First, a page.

Early-born domestic foals might have a cool start in life, with chilly winds and even snow welcoming them into the world. But there appears to be a payoff for those rough few months: Researchers in the Czech Republic have determined that the season’s older weanlings become—and tend to stay—more dominant in the social hierarchy.

The team found that one of the most important factors in determining a domestic weanling’s dominance level was his age, said Martina Komárková, PhD, of the Institute of Animal Science’s Department of Ethology, in Prague-Uhríneves. They observed 66 Kladruber (a breed of Czech sport horse) mare and foal pairs in eight herds over two foaling and weaning seasons, and four of the resulting herds of foals when they were three years old.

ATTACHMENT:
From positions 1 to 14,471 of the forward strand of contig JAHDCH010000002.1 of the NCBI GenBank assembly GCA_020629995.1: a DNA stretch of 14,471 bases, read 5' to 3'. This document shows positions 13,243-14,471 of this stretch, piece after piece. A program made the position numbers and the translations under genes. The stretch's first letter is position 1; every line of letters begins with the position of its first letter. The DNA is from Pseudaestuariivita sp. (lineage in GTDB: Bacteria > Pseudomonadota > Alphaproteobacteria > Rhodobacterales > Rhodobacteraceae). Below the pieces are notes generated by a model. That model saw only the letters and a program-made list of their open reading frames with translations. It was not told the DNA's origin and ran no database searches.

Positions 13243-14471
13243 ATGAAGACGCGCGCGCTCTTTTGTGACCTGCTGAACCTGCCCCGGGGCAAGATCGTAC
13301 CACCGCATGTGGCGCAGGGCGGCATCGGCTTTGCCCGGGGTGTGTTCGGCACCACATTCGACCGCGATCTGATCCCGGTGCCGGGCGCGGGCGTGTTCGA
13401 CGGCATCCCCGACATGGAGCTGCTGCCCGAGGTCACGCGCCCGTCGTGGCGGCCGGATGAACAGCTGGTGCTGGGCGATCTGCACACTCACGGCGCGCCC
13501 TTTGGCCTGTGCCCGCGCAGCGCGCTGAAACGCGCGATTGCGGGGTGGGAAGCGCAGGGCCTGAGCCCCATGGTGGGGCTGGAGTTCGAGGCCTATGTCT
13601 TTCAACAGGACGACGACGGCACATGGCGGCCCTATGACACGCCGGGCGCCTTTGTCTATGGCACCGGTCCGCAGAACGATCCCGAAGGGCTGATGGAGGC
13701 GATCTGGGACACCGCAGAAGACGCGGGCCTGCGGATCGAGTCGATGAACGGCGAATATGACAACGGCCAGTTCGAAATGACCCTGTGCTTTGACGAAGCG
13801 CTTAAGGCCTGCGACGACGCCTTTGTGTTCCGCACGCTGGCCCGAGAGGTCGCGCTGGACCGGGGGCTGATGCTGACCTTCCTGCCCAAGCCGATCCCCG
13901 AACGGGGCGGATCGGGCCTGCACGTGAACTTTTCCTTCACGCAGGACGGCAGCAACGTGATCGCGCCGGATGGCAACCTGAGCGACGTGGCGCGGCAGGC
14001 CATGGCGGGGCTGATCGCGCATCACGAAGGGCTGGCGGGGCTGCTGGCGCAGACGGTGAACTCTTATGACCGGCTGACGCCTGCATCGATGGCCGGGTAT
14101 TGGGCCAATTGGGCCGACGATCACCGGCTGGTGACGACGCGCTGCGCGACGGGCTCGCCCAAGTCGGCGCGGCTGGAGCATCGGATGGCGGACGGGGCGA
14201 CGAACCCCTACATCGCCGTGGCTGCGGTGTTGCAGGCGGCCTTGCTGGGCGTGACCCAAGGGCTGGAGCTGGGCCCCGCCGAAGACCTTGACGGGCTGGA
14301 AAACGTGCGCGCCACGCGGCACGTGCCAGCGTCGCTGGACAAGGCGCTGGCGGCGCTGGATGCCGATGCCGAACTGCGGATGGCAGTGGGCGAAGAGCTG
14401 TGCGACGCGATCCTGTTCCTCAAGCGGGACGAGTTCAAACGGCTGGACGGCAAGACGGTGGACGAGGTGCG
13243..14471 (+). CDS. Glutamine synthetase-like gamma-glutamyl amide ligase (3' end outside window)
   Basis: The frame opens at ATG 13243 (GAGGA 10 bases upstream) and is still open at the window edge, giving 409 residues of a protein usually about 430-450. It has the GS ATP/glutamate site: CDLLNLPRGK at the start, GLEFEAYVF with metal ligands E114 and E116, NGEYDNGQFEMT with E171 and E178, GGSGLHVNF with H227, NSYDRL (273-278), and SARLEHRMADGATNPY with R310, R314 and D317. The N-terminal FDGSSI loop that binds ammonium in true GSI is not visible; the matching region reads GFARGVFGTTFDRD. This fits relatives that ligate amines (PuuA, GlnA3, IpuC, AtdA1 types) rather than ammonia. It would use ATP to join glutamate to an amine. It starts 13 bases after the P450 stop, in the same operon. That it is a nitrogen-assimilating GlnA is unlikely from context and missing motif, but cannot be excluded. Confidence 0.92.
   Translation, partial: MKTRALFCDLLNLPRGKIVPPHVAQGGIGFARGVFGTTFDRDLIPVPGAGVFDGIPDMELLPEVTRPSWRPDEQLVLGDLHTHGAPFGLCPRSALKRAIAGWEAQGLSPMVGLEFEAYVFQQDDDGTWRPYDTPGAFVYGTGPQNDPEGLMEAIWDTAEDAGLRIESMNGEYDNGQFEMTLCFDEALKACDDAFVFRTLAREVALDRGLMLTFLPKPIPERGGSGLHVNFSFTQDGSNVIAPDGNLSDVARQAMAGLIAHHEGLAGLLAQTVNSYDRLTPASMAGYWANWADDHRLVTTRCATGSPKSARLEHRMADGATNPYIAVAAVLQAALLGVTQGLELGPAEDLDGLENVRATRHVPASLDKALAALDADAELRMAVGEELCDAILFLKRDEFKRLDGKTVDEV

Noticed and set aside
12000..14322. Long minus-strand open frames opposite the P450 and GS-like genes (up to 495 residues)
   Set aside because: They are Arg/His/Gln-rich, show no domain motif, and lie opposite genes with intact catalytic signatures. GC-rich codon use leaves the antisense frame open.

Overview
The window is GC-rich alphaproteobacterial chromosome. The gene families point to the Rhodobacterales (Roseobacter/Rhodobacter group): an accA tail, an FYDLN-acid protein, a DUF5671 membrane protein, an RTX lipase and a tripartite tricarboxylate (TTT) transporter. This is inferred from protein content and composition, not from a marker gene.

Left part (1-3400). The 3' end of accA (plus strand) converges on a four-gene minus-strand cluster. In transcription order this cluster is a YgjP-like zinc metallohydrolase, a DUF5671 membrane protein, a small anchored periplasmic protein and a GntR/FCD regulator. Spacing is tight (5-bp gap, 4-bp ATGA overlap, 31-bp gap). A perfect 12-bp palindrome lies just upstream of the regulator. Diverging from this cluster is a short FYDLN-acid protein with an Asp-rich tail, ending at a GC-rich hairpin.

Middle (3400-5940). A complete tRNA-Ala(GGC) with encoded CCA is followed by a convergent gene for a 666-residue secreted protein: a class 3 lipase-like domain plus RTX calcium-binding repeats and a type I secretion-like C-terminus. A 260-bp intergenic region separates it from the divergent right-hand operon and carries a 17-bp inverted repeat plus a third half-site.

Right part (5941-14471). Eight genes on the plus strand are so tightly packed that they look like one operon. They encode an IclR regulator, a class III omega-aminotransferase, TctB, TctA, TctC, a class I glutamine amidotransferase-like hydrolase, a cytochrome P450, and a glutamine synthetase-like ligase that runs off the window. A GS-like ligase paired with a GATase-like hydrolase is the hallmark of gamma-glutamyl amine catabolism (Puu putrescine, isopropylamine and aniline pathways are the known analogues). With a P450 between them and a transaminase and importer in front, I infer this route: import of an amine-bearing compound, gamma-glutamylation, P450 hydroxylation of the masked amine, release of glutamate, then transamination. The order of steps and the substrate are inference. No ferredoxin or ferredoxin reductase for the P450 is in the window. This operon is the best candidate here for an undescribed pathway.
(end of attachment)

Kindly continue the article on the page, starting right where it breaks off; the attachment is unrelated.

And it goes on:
Dominant mares can be more aggressive to the foals of lower-ranking mares, and they can even help their own foals win a conflict with another foal, Komárková said. Because foals are capable of learning from their mothers, it seemed logical that the foals would learn dominance from them, as well. However, at least in modern domestic settings, that does not appear to be the case, she said.

“This doesn’t mean that foals can’t learn hierarchy status in other (more natural) situations,” said Komárková. “Foals observe their mothers (and, in nature, their fathers, too), and they learn behavioral schemes which they apply later in life. In our study, we suggest that the early abrupt weaning may disrupt the learning process.”

In standard breeding programs, handlers wean foals from their